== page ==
RSS readers aren’t as popular today as they once were, but they are still awesome for news junkies and those who don’t want to miss a single post from their favorite blog or site. These new RSS readers promise to make you fall in love with news feeds again.
In case you didn’t know what RSS is, these apps let you add multiple websites and collect every new post from them in one place. You don’t need to go to websites anymore, they come to you.
So here are the best new RSS readers you should check out.
Winds (Windows, macOS, Linux, Web): Powerful RSS and Podcast Subscriptions
Instead of different apps for podcasts and news feeds, Winds combines your subscriptions into one app that handles it all. Plus it’s gorgeous, lets you discover new things to read and listen to, and even add notes and highlights.
Winds is available as a desktop program for all major operating systems, as well as a web app in browsers. The dashboard shows latest episodes and articles, as well as the podcasts and websites that you have subscribed to. The “Featured on Winds” section has a variety of recommendations for podcasts, blogs, and websites in topics of your interest.
Finally, for each article or episode, you can add tags, notes, or highlights. Tags are an easy way to bookmark articles for later and sort them, while notes and highlights help you remember why you liked it.
Naturally, Winds is not as powerful as some of the best podcast apps today, but it’s a good player for all your basic needs.
Download: Winds for Windows | macOS | Linux (Free)
Bloglovin’ (Web): Customizable Views, and Readymade Feeds
Bloglovin’ is a good app for beginners to the world of RSS feeds. It’s simple to set up and add feeds, even by simply searching for the site you want to follow. And the app has readymade feeds for topics like technology, fashion, lifestyle, DIY and crafts, food and drink, and so on.
If the default list view of most RSS feeds is a bit overwhelming for you, Bloglovin’ offers multiple customizable views. You can opt for a grid-like view that you’d get in Pinterest, or a list view with small images, or the standard blog view of headline-image-post. It’s a more friendly interface for newcomers.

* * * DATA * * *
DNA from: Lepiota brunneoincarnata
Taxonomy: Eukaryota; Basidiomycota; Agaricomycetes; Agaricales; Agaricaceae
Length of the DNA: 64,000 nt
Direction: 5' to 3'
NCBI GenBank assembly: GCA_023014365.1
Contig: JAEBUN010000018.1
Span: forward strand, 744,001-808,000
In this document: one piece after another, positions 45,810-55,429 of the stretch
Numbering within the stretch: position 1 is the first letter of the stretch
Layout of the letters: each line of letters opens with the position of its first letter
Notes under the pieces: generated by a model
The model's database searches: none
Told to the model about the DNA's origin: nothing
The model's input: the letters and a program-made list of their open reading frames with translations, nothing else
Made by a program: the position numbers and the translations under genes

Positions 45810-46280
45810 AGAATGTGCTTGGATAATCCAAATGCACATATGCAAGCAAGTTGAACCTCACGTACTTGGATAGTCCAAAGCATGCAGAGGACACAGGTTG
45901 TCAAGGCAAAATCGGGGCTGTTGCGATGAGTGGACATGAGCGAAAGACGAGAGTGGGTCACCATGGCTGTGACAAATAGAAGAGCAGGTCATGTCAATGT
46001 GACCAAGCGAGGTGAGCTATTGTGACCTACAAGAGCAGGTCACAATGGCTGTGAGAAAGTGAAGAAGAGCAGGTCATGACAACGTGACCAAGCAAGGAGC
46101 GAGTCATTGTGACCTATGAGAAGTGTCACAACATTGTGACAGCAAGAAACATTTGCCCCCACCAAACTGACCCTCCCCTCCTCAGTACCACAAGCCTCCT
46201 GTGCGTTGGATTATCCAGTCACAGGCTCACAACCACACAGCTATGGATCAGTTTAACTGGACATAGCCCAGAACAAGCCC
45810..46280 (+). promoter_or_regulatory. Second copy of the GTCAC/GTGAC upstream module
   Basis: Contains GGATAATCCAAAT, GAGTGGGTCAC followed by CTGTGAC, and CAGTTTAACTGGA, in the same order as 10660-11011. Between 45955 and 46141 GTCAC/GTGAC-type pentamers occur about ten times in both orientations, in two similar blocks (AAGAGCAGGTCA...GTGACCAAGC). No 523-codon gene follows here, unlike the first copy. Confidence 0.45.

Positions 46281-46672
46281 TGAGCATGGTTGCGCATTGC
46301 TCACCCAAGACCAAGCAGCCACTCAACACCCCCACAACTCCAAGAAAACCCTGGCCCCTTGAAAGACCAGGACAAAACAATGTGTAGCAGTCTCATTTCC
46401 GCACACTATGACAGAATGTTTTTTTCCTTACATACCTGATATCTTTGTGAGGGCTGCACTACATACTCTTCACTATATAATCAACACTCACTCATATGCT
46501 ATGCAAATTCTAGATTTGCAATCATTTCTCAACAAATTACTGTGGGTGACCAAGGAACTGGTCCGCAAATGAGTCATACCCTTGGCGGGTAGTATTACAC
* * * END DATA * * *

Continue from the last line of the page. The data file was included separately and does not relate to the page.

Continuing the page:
Panda (Web, Chrome): Digg and Google Alternative, With Pocket Support
Well, Digg Reader is dead, and Google Reader left many in the lurch years ago. But if you want something similar, check out Panda. Not only is it a powerful RSS reader, but it also integrates with other apps.
The basics of Panda are similar to any other good RSS reader you have used. Let it know your interests for suggestions, or search and add feeds manually, and you’re set. But things get cool when you sign up for the free 30-day trial (no credit card required).
Panda has “integrations” with which you can connect it to popular apps like Twitter, Pocket, Dribble, and Buffer. So for example, if you bookmark an article, it can be added directly to your Buffer queue. Or you can check your Twitter timeline directly in Panda. Or better yet, the awesome Pocket read-it-later articles can be seen without ever leaving the Panda app.
After the 30-day trial, you’ll need to pay to use Panda Pro, which adds unlimited feeds, a reader mode for clean articles, powerful search, and removes ads. It costs $2.99 per month or $29.99 per year.
Download: Panda for Chrome (Free)
Feediary (Web): No Ads, No Tracking, and Simple
You should know by now that almost any website or online service you use is tracking you. Feediary tries to put a stop to that with the Do Not Track feature, so that your privacy is protected when you are reading your feeds.
Apart from tracking, Feediary also removes ads entirely. While it wasn’t common to get ads on RSS till a while ago, a lot of the new free RSS readers will push ads at you.
The privacy features aside, it’s still a capable and nice reader. The free account lets you add up to 50 feeds manually or by searching. There’s a handy “read it later” button, as well as “favorites” to save articles for later. And if you have an existing RSS reader, you can import your current list through OPML.
Feediary works on both desktop and mobile, and includes a dark mode. The Pro account (4 euros per month) brings you dark and light themes, full text search, and lists to sort your feeds.
Enkel (Web): Minimalist, Text-Only Reader
RSS feeds can often become overwhelming quickly, as the flurry of incoming headlines seems like an information overdose. Cut through the clutter with Enkel, a minimalist reader that focuses on typography and keeping things simple.
The web app is completely black and white, and only text, so you don’t have photos and videos cluttering up the feed. You’re only going to look at headlines and a short blurb. In fact, you can’t even expand articles to read within the app. Enkel will always take you to the original page when you click any headline. While that can be annoying, this sparseness is the appeal of the app.
You will need to find the RSS feeds of your favorite sites as this lacks an RSS search function. Nonetheless, once you set it up, Enkel can go toe-to-toe with some of the best minimalist RSS readers out there.
Don’t Forget The Big Four
These new RSS readers make us believe that RSS isn’t dead yet, and that there is a case to use it instead of social feeds. Even after major apps like Google Reader and Digg Reader shut down, it’s nice to see new readers pop up.
But just because it’s new doesn’t mean it’s better. You should still have a look at the big four apps among RSS readers: Feedly, Inoreader, NewsBlur, and Flipboard. They are among the best alternatives to Google Reader, and come with a ton of features to appeal to both beginners and die-hard RSS users.